However, this was a great encouragement foresaw that, in time, it would please God to supply me with bread: and yet, here I was perplexed again, for I neither knew how to grind or make meal of my corn, or indeed, how to clean it and part it; nor, if made into meal, how to make bread of it; and if how to make it, yet I knew not how to bake it. These things being added to my desire of having a good quantity for store, and of securing a constant supply, I resolved not to use any of this crop, but to preserve it all for seed against the next season. I resolved, in the meantime, to devote all my leisure and working hours to making preparations for accomplishing this important business of providing myself with corn and bread. It might be truly said, that now I worked for

my

bread. I believe few people have thought much upon the strange multitude of little things necessary in providing for the producing, curing, dressing, making, and baking of this one article of diet. I, who was reduced to a mere state of nature, found this to my daily discouragement; and I was made more sensible of it every hour, even after I had got the first handful of seed-corn, which, as I have said, came up unexpectedly, and indeed took me by surprise.

First, I had no plough to turn up the earth ; no spade or shovel to dig it. Well, this I conquered by making a wooden spade, as I observed before, but this did my work

but in a wooden manner; and though it cost me a great many days to make it, yet, for want of iron, it not only wore out soon, but made my work the harder and the more slovenly. However, this I bore with, and was content to work it out with patience, and bear with the badness of the performance. When the corn was sown, I had no harrow, but was forced to go over it myself, and drag a great heavy bough of a tree over it, to scratch it, as it may be called, rather than to rake or harrow it. When it was growing, and grown, I have observed already how many things I wanted to fence it, secure it, mow or reap it, and carry it home; then thrash, and save it. Then I wanted a mill to grind it, sieves to dress it, yeast and salt to make it into bread, and an oven to bake it. But all these things I managed to do without, as shall be presently shown.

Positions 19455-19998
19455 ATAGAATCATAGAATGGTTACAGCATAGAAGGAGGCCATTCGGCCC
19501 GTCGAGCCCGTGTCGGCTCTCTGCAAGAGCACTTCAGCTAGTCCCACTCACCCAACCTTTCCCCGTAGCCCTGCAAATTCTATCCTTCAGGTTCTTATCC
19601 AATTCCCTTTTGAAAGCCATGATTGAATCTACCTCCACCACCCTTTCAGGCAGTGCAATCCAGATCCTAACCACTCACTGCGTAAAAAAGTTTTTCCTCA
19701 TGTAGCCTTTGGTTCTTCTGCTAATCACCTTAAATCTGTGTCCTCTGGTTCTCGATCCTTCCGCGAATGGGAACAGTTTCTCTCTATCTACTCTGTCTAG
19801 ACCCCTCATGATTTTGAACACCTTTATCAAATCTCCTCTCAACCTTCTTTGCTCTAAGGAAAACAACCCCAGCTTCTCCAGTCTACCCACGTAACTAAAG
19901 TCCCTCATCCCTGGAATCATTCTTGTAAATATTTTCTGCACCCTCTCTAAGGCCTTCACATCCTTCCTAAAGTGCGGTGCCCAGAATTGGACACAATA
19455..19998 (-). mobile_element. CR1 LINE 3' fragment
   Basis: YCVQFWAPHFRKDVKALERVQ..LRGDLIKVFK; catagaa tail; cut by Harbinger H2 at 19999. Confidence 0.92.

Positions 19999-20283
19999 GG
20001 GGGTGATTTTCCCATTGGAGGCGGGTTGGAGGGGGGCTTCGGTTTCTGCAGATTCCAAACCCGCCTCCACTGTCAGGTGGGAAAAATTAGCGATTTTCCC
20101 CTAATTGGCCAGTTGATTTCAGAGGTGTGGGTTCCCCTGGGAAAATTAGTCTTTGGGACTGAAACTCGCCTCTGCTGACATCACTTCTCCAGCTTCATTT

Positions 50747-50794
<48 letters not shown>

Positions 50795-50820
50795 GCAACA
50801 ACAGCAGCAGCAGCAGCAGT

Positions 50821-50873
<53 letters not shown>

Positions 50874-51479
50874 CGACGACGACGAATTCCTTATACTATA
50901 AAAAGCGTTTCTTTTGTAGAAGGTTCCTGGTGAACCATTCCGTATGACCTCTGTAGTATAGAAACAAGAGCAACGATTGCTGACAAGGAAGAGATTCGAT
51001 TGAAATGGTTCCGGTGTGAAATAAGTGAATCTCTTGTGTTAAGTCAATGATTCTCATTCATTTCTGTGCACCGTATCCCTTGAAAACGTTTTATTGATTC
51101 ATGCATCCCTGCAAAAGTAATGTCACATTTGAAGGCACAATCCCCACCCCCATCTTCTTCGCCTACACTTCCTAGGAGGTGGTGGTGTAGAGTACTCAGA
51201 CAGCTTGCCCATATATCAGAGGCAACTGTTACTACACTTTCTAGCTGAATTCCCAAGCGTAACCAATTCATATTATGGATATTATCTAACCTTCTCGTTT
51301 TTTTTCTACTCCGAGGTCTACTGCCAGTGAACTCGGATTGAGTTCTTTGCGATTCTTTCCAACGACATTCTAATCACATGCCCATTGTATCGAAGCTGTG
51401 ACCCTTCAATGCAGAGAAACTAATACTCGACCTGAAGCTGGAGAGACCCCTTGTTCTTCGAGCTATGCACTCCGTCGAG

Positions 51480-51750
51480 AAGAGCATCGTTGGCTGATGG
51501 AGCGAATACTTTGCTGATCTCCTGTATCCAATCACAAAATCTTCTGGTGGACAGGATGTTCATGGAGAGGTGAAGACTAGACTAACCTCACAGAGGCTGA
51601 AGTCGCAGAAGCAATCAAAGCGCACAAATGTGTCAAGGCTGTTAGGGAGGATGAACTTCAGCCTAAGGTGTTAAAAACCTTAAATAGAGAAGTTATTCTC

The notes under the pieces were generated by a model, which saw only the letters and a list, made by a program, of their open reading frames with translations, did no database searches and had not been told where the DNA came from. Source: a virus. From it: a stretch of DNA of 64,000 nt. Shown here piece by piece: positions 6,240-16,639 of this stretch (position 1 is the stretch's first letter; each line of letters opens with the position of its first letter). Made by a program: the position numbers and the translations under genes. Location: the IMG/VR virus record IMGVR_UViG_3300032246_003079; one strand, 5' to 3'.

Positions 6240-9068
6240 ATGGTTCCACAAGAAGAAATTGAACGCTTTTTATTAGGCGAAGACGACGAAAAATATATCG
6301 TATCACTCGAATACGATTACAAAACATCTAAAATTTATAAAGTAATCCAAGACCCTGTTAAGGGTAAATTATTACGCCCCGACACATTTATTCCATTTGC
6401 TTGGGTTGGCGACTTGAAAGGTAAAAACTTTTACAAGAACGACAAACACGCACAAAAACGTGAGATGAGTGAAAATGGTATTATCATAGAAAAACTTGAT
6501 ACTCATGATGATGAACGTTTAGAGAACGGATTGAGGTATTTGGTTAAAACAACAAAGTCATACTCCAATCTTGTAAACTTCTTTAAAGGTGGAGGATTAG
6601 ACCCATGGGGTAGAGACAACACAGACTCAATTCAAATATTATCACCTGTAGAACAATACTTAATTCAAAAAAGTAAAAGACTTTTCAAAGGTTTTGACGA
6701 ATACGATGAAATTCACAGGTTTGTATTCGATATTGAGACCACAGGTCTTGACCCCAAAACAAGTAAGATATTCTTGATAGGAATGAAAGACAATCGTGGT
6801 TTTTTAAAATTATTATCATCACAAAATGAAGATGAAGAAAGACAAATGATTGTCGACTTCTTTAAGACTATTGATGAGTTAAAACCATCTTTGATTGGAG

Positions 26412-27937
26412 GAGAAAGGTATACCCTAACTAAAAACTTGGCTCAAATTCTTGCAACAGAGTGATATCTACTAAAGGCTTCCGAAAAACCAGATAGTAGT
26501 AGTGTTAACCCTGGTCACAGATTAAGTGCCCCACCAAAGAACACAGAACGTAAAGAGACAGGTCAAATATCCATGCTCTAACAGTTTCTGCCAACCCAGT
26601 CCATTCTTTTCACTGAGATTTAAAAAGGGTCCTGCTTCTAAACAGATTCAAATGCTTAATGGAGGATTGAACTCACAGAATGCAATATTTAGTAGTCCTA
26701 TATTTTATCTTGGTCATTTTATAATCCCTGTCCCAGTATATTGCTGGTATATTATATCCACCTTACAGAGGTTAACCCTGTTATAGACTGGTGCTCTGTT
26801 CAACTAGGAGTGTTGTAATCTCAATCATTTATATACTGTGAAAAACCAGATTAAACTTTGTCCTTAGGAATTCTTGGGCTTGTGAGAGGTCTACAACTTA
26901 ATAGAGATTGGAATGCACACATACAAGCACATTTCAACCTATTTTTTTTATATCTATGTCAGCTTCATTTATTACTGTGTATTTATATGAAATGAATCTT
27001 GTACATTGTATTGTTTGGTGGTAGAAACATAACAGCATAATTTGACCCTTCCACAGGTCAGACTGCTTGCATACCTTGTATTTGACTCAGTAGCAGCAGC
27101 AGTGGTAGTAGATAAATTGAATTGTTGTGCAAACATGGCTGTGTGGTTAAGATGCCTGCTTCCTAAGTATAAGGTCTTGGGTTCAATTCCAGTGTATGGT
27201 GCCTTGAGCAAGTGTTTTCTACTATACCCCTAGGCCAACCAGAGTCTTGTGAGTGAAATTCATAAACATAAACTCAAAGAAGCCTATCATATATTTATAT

MY HOME-MADE EARTHENWARE.

Within doors—that is, during the wet season, when I could not go out — I found employment in the following occupations, — always observing, that all the while I was at work, I diverted myself with talking to my parrot, and teaching him to speak; and I quickly taught him to know his own name, and at last to speak it out pretty loud. Indeed, “ Poll” was the first word I ever heard spoken in the island by any mouth but my own. This, therefore, was not my work, but an assistance to my work; for now, as I said, I had a great deal of work upon my hands, as follows: I had long studied to make, by some means or other, some earthen vessels, which indeed I wanted sorely, but knew not how to get at them. However, considering the heat of the climate, I did not doubt but if I could find out any clay, I might be able to make some pots, that, being dried in the sun, might be hard and strong enough to bear handling, and to hold anything that was dry, and that required